The University was founded on 12 March 1365 by Rudolf IV, Duke of Austria, and his two brothers, Dukes Albert III and Leopold III, hence the additional name "Alma Mater Rudolphina".
The University of Vienna was modelled after the University of Paris. However, Pope Urban V did not ratify the deed of foundation that had been sanctioned by Rudolf IV. Approval was finally received from the Pope in 1384 and the University of Vienna was granted the status of a full university. The first university building opened in 1385. It quite grew into the biggest university of the Holy Roman Empire, and during the advent of Humanism in the mid-15th century was home to more than 6,000 students.
The University has experienced a number of changes and reformations with centuries passing, including a loss of prestige during Reformation, installation of the Jesuit Order in 1551 and becoming a stronghold of Catholicism for over 150 years. It was only in the Mid-18th century that Empress Maria Theresa forced the university back under control of the monarchy.
Big changes were instituted in the wake of the Revolution in 1848, with the Philosophical Faculty being upgraded into equal status as Theology, Law and Medicine. Led by the reforms of Leopold, Count von Thun und Hohenstein, the university was able to achieve a larger degree of academic freedom. It was 532 years from its foundation before the University of Vienna permitted women to enter its hallowed halls as students in 1897, although initially only at the Faculty of Philosophy. This was followed by the Faculties of Medicine (1900), Law (1919), Protestant Theology (1928) and Catholic Theology (1945).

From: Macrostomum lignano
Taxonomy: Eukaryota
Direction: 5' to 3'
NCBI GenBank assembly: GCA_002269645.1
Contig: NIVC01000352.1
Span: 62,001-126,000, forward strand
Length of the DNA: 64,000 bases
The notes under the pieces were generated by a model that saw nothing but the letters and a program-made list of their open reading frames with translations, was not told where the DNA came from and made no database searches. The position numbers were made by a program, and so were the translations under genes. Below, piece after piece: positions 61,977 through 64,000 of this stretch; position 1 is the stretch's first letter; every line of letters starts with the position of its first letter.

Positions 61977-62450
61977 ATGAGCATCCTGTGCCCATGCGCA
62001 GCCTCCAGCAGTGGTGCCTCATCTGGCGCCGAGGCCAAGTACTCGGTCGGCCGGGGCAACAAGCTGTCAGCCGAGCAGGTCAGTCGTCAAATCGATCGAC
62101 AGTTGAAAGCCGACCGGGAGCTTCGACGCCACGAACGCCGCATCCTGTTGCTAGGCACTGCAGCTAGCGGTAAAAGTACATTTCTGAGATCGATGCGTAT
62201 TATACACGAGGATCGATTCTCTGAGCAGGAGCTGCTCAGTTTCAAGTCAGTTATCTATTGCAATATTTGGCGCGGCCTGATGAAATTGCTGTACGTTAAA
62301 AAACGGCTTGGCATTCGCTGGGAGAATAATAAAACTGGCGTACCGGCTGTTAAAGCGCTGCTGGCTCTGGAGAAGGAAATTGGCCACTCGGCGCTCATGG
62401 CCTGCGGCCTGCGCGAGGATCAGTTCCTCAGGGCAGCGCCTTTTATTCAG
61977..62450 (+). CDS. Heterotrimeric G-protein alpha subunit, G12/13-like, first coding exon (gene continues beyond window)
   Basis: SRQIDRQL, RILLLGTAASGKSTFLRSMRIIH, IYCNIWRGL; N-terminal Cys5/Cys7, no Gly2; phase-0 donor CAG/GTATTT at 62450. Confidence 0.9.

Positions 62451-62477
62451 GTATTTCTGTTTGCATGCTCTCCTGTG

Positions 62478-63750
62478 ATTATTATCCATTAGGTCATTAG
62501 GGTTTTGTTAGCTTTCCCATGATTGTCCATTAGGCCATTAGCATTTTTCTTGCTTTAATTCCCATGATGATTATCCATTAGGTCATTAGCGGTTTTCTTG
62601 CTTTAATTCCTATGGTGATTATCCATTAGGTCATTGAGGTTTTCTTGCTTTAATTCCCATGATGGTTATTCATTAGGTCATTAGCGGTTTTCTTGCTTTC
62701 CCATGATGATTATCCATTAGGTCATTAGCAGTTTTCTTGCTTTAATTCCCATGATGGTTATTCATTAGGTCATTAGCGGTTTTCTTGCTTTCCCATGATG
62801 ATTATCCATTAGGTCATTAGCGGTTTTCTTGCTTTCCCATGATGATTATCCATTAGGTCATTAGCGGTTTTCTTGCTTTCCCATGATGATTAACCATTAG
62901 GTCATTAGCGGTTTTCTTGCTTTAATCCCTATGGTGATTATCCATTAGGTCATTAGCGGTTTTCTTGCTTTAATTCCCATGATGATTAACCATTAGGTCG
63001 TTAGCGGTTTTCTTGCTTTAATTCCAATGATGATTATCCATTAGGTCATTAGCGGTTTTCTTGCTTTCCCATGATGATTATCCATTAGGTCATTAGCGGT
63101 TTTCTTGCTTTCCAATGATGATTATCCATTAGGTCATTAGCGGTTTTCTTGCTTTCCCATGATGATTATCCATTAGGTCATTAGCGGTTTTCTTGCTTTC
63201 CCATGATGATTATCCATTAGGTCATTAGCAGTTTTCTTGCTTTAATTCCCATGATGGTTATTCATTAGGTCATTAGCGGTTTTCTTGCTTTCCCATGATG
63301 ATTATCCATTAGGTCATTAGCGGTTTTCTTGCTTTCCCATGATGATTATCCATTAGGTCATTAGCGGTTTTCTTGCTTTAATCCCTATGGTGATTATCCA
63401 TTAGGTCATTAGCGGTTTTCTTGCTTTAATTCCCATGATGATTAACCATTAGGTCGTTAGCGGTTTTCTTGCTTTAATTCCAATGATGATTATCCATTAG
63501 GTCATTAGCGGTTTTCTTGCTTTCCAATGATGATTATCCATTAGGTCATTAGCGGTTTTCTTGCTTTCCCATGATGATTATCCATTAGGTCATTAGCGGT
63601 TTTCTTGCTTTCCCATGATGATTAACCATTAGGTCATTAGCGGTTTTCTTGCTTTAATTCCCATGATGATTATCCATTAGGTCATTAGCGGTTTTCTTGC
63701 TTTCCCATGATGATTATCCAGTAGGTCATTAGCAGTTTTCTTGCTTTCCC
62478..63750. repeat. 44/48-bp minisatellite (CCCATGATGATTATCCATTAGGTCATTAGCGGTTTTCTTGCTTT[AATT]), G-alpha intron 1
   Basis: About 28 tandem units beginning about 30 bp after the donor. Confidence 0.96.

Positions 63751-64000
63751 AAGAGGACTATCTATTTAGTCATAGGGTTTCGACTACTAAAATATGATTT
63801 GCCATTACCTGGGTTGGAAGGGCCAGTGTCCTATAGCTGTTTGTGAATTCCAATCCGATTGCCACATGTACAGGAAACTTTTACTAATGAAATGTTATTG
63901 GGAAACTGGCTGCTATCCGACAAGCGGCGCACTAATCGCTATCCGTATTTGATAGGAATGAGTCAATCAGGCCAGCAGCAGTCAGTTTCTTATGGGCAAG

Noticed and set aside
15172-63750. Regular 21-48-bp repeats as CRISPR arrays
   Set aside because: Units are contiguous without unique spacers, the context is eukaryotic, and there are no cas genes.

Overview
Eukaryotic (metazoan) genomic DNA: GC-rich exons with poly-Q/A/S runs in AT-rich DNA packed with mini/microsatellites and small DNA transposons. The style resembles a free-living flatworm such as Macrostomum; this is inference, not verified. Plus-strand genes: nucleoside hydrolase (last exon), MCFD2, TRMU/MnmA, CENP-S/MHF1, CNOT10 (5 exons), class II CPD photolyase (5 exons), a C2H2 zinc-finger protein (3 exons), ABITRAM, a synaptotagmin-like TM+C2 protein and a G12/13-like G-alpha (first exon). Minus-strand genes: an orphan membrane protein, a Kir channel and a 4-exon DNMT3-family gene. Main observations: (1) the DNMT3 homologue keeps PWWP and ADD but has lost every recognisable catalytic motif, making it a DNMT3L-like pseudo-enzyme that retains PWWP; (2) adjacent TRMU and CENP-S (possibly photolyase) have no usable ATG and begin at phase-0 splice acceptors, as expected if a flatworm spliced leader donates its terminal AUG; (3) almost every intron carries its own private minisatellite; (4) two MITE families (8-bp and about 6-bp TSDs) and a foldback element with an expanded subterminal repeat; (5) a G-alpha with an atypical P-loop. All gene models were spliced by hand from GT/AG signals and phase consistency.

Free university admission in the 1970s triggered an educational boom and resulted in a vast expansion of the University of Vienna. Increasing numbers of students necessitated the construction of new buildings and the redevelopment of old ones.
With the 2002 Universities Act, all Austrian universities became autonomous, and therefore more self-dependent and performance-orientated. For the University of Vienna, this meant total re-organisation: by 1 January 2004 the Faculty of Medicine became a separate university.
The University of Vienna celebrates its 650th Anniversary in 2015.